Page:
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City of Cape Town’s new draft energy budget of R16.4 billion welcomed

The City announced its R16.4 billion draft energy budget which it hopes to use towards building energy resilience in Cape Town. Picture: Ayanda Ndamane/African News Agency (ANA)

The City announced its R16.4 billion draft energy budget which it hopes to use towards building energy resilience in Cape Town. Picture: Ayanda Ndamane/African News Agency (ANA)

Published Apr 4, 2022

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Cape Town - Economists and energy experts have weighed-in on a City draft energy budget of R16.4 billion that aims to achieve greater energy security, reduce load shedding and implement measures to reduce vandalism.

The budget comes after increased electricity interruptions, load shedding and costly electricity infrastructure damage across Cape Town.

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“Our multibillion-rand budget is very clearly being directed toward the City and mayor’s commitment to end load shedding over time by bringing on board independent producers, self-generation and developing our small-scale embedded generation market. It is about diversity of supply to enhance the energy security of the people of Cape Town,” Mayco energy member Beverley van Reenen said.

She said about R40 million was earmarked to help curb and prevent vandalism, about R22.6 million was allocated to reach independent generation and procurement to end load-shedding over time, and R15 million was set aside for energy generated by Small-Scale Embedded Generators (SSEG) through a feed-in tariff of 75.51 c/kWh (excluding VAT).

The allocation to curb vandalism would be used to secure infrastructure, deploy security patrols in hot spots and permanent security deployments at strategic infrastructure points, Van Reenen said.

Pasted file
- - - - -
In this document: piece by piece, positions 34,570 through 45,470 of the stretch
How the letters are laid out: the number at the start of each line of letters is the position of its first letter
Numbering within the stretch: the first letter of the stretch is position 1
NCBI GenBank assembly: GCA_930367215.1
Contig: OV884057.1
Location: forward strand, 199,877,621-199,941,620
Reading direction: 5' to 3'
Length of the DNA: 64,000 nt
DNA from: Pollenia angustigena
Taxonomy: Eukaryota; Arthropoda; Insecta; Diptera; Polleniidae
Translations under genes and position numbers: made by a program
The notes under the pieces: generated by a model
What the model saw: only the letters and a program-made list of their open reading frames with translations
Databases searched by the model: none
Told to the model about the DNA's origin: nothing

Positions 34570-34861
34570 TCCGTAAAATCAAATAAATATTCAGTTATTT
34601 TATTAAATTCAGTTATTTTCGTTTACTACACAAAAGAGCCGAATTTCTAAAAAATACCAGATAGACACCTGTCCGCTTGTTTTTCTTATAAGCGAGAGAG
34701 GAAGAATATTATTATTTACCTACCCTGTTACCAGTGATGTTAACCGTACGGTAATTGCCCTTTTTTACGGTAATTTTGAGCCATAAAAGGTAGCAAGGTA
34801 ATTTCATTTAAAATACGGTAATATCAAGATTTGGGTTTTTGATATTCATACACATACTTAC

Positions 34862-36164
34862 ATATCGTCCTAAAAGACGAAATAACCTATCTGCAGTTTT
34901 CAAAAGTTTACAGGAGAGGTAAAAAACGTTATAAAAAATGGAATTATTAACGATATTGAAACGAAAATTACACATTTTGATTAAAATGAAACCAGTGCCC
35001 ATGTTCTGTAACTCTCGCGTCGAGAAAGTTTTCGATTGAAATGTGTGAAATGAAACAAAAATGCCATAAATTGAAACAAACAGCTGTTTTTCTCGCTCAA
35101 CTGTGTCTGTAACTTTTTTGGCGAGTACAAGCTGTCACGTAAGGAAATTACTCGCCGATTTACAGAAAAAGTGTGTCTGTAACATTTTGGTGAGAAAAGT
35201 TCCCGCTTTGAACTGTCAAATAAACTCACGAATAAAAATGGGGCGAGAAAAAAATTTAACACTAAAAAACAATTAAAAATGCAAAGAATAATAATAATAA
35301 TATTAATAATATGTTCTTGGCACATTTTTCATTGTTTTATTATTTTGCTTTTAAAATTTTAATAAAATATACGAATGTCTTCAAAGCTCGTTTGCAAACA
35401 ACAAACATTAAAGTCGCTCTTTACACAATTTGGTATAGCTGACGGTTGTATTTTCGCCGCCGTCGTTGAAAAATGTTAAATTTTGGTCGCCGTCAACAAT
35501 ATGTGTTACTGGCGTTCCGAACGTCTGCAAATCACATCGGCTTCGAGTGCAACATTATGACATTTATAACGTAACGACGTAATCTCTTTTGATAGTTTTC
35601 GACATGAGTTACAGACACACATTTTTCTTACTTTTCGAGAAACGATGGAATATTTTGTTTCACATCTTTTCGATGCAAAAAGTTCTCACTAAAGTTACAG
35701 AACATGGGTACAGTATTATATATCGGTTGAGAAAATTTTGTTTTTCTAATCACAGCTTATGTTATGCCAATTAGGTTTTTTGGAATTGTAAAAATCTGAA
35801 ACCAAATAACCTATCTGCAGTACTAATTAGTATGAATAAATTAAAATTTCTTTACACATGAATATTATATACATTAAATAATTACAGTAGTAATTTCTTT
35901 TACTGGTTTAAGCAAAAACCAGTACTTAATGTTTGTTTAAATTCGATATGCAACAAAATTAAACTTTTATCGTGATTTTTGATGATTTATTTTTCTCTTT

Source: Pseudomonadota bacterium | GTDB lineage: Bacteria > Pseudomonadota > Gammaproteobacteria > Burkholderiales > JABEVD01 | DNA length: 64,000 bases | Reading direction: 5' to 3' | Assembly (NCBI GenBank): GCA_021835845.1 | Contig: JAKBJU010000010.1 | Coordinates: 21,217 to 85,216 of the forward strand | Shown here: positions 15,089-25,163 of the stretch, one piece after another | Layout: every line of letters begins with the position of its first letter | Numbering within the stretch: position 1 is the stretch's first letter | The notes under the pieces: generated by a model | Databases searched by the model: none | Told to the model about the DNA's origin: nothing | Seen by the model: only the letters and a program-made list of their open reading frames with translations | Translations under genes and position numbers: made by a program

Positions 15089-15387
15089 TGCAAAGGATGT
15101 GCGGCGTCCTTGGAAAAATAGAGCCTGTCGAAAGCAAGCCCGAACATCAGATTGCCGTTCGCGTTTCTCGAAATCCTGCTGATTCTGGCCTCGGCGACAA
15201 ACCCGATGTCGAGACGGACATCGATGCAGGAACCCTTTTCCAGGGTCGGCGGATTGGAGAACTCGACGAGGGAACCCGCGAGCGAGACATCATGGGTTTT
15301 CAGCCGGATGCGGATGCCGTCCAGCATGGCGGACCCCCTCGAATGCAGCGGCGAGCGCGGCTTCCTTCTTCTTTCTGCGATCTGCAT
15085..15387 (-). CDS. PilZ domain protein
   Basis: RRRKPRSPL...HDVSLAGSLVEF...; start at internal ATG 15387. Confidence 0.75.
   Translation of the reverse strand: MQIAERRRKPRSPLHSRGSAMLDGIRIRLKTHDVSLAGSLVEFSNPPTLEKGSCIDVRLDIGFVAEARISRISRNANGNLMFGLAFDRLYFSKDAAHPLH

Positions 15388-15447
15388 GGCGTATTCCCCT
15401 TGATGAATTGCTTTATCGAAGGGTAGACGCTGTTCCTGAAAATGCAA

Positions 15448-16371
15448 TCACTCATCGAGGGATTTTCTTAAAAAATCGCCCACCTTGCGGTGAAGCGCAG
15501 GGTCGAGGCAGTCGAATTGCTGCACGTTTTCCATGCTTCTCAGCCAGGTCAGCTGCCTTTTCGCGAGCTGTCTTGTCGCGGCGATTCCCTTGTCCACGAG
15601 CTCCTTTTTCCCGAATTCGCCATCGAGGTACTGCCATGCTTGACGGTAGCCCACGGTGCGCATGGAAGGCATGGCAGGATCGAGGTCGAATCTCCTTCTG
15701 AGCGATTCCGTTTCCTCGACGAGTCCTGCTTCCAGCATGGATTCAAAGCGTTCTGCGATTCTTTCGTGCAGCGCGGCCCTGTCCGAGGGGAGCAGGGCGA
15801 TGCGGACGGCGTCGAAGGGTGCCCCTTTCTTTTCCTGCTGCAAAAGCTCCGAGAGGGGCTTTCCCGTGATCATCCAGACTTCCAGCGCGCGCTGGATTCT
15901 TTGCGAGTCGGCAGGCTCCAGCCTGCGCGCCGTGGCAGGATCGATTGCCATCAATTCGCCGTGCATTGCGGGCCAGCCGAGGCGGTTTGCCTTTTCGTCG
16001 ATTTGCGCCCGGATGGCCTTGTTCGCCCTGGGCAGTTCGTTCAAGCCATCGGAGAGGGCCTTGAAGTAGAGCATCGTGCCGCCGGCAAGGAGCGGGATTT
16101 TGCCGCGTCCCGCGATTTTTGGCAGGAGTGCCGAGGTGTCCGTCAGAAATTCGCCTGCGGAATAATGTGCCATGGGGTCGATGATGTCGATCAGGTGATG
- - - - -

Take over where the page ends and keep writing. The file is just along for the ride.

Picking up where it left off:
Hilton Trollip, an energy expert and research fellow in the UCT Global Risk Governance programme, said that while R16.4 million sounded like a lot of money, it was necessary to secure electricity infrastructure worth tens of billions in the city – especially tackling the scourge of cable theft – a problem the police and the justice system struggled with.

About what the City’s draft energy budget should address, Trollip said the first priority should be to break even and not run at a loss. This was to ensure that the electricity system was financially sustainable, he said. In previous years the City had shown it could achieve this, Trollip said.

“The City also needs to make sure that people who cannot afford the full electricity cost are still able to buy electricity – in other words, they need to address energy poverty. The City does this, in part, already, as there is a large subsidy for poor households that use less electricity which enables them to pay a much lower tariff,” he said.

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On the allocation for vandalism, energy specialist Khetsiwe Mtiyane said: “The R40 million budget is insufficient as for February alone vandalism/theft amounted to approximately R1 million. Vandalism is widespread and also largely affects middle-income areas – which is a sign that, as a result of Covid-19 and slow economic growth, more of these households are also battling with energy costs.”

Mtiyane said as the City focused on protecting infrastructure against illegal connections and cable theft in this draft budget, it also needed to focus on providing alternative clean energy sources to low-income and indigent households to mitigate rising energy costs which could further plunge these households into energy poverty.

She questioned if it was time for the City to encourage public-private partnerships to begin to subsidise solar installations for households to reduce reliance on the energy grid.

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Economist Dawie Roodt said while the main idea of the draft was to achieve higher energy security, it seemed as if the City tried to establish more private sector participation in electricity provision, which he welcomed.

“I would like to see the City of Cape Town encouraging the private sector participation in the last mile (distribution), which local authorities do not typically want to offer as it was a real milch cow for them,” Roodt said.

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